CONSIDER THESE SCENARIOS:
After inviting qualified physicians from a number of foreign countries to attend an investigators' meeting in Europe, a pharmaceutical company ponders the best way to get the event's attendees interested in participating in the upcoming clinical trials of one of its new wonder drugs.
A manufacturer of consumer products travels to Asia to deliver a speech to an audience consisting of prospective investors and partners. However, the audience members' understanding of the's language may not be sufficient to provide them with a thorough understanding of the product's market potential. This could spell disaster.
The solution? Simultaneous interpreting. Utilizing the services of experienced interpreters establishes a company as an informed player, an entity that respects foreign cultures — while guaranteeing that a company's vital message is entirely understood by its target audience.
When given the choice, even seasoned conference attendees who speak English fluently will often choose to listen to a speech in their native language rather than in English. Why? Because listening to one's native language usually means automatic — and relatively effortless — comprehension. Furthermore, the listener at the same time also experiences a sense of comfort and security precisely because of the familiarity afforded by listening to one's mother tongue.
Here are some suggestions to help ensure that interpreters do the best possible job:
- Background Materials
Provide the interpreters, as far in advance as possible, with any and all reference materials that could assist them in understanding the specifics of the subject matter as well as any specialized terminology. This includes copies of written texts or notes for a speech. It is especially crucial that you allow adequate time for review of materials on topics of a technical nature.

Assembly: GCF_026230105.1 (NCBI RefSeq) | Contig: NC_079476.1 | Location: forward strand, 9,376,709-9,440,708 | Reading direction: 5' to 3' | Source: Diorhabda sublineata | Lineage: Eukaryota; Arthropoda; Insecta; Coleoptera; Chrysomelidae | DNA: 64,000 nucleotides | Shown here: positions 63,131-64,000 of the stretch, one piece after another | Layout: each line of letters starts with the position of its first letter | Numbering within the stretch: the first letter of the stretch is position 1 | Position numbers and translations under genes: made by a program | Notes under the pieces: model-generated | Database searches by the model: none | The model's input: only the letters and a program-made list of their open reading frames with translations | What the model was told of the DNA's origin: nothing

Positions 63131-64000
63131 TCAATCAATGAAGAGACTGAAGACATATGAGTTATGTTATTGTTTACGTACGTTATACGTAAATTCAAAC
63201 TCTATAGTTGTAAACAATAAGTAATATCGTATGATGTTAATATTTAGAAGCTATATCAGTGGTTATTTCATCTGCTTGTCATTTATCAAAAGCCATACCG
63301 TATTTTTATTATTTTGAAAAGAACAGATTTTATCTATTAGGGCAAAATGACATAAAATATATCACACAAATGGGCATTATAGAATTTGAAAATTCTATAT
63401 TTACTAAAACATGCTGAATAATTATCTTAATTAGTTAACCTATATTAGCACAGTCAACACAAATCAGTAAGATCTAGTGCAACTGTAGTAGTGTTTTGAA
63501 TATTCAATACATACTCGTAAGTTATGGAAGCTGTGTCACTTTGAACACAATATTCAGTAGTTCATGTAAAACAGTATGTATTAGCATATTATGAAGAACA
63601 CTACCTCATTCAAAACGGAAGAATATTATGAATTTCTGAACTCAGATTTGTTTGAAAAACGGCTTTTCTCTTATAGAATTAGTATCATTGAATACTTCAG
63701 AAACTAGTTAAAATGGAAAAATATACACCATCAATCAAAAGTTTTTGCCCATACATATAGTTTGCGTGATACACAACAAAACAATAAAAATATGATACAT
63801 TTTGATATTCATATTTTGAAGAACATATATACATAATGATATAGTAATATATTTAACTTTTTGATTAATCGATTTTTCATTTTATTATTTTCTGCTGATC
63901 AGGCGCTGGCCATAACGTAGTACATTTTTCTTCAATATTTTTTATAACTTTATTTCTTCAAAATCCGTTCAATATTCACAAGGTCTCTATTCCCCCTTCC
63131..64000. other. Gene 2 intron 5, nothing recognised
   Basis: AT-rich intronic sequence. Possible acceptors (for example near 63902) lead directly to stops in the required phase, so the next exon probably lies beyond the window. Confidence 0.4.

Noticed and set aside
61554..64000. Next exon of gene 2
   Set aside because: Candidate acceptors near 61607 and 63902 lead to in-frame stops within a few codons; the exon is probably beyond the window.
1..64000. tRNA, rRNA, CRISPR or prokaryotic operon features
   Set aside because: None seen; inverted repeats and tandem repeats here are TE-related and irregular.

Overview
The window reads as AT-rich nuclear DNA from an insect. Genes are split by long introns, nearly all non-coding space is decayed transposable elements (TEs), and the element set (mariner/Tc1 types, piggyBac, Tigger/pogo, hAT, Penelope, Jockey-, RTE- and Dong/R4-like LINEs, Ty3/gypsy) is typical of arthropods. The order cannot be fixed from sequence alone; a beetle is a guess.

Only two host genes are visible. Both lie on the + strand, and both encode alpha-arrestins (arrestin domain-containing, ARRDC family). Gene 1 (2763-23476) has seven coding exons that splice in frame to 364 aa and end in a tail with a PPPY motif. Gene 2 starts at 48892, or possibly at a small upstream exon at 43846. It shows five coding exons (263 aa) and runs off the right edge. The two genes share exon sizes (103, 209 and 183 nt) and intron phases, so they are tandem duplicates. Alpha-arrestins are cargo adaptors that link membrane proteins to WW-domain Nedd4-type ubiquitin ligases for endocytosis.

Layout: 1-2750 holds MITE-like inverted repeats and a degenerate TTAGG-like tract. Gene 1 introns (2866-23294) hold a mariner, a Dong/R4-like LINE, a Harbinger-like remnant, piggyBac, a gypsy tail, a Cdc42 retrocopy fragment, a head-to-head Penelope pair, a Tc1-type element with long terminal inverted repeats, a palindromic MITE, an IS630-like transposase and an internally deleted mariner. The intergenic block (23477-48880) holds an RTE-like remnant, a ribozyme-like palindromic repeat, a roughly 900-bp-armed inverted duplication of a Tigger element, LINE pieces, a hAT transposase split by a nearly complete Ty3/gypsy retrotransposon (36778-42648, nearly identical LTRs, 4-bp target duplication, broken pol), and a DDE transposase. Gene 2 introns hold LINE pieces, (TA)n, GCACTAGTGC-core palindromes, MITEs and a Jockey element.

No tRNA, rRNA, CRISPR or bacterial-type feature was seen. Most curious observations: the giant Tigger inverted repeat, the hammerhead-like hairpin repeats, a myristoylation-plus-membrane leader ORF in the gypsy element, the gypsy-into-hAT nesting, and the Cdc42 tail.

- Organize a Briefing
Set up a session with the interpreters, and try to include the scheduled speakers in this process. Doing so is extremely useful for clarifying specific points or concepts in a speech.
- AV Support
When showing a film, slides, or transparencies, make sure that the interpreters receive the script or a copy of the transparencies. Interpreter booths are often located far from a venue's projection screen, so it's helpful if the interpreters have copies of the projected text in front of them.
If speakers wish to reply to questions from the floor, provide them with receiver headsets so that they can follow the questions as they are interpreted.
- Line of Sight
Try to place the interpreters' booths so that they have a direct line of sight to the speaker. Body language is extremely important to the interpretation process — something conference organizers usually don't consider. The interpreters will love you for it.
- Microphone Manners
Make sure that speakers do not stand too close to the microphone. This makes one's words garbled and difficult to comprehend, needlessly tiring the interpreters.
- Mikes That Move
Have a mobile microphone handy in case the speaker wishes to move away from his or her seat for any reason. Without a microphone, the interpreters cannot hear what is being said, no matter how loudly someone speaks.
Peter J. Wright is the president of The Wright Translation, in New York City, which specializes in providing interpreter services for pharmaceutical and wright@)wrighttranslation.com, or visit www.wrighttranslation.com.. For more information, you can contact Wright at (212) 481-6820, send e-mail to him at